Air pollution has returned to haunt Delhiites and this time it appears to be more lethal than ever.
Residents of the national Capital, who were breathing easy after the introduction of CNG and green vehicles in the past few years, have reason to worry about the air they inhale.
A recent study by Jawaharlal Nehru University (JNU) has revealed that the air in Delhi is full of carcinogenic (cancer causing) particles. JNU’s department of environmental sciences has come out with a toxicological risk assessment report that points out alarming levels of aerosol and heavy metals in the city’s air.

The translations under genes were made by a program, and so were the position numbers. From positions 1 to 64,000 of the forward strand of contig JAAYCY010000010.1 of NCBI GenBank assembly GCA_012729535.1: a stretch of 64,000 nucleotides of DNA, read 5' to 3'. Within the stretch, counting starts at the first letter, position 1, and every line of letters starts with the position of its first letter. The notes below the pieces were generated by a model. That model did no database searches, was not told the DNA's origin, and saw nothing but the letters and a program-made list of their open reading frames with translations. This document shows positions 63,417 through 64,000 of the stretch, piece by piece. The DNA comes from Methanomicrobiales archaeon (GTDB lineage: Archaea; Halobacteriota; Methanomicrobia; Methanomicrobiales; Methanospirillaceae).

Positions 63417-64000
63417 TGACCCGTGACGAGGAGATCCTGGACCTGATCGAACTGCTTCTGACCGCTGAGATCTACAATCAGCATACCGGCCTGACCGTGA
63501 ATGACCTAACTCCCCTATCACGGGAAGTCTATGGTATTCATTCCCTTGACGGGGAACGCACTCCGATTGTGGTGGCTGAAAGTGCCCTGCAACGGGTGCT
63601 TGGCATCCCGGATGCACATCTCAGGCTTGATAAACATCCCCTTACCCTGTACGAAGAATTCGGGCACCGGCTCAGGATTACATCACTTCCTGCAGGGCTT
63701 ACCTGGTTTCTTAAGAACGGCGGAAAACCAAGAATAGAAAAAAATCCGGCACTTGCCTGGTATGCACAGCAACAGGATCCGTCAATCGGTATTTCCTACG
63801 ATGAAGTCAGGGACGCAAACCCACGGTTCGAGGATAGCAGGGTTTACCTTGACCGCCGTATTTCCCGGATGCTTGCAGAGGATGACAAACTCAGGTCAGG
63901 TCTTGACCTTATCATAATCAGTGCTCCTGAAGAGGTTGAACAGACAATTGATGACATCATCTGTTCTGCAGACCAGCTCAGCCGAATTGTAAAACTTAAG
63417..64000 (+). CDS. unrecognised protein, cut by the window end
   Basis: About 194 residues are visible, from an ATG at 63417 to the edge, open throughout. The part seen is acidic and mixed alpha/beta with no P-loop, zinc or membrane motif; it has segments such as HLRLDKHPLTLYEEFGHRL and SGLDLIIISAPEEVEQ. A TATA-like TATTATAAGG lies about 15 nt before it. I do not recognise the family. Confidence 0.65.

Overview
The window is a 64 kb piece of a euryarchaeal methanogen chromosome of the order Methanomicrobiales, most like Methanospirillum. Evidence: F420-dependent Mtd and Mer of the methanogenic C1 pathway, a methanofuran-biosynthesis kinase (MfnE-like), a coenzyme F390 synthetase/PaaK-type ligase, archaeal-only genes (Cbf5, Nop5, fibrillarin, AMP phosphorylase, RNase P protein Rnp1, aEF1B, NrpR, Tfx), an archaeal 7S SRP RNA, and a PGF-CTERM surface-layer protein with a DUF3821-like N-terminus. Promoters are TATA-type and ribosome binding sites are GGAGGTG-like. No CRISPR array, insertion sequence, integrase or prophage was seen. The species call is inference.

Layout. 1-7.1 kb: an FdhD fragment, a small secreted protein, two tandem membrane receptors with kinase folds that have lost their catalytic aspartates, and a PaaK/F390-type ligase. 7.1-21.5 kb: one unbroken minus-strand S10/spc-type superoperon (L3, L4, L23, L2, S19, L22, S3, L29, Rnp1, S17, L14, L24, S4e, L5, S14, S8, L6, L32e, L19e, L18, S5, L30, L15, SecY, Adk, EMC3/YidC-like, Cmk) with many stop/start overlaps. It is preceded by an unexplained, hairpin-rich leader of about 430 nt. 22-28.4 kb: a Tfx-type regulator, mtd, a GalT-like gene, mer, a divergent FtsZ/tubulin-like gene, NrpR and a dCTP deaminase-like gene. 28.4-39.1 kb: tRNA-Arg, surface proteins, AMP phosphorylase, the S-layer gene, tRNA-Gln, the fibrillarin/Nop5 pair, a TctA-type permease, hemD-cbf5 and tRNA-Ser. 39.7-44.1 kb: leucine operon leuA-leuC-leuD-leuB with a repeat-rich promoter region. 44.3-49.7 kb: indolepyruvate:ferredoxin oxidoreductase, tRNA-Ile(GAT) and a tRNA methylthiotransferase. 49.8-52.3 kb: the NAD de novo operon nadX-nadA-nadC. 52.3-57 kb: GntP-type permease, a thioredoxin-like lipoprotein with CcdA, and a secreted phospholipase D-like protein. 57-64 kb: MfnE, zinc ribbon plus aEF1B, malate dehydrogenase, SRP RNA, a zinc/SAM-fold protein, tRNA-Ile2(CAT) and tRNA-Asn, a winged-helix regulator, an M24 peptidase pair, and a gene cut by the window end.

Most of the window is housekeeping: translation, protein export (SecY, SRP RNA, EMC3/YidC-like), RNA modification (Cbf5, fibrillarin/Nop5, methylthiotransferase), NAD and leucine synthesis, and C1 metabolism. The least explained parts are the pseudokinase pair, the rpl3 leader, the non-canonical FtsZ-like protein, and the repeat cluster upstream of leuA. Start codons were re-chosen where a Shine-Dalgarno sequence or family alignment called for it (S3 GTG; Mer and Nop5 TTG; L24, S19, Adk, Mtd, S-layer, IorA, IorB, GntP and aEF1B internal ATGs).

The study was sponsored by the University Grants Commission and supported by the Ministry of Environment and Forests and published by the National Academy of Sciences recently.
The presence of particulate matter (PM), inhalable particles, in both diameter – PM2.5 and PM10 – and cancercausing heavy metals such as nickel and cadmium in the Capital’s air has been found to be exceeding the permissible limits at peak traffic hours.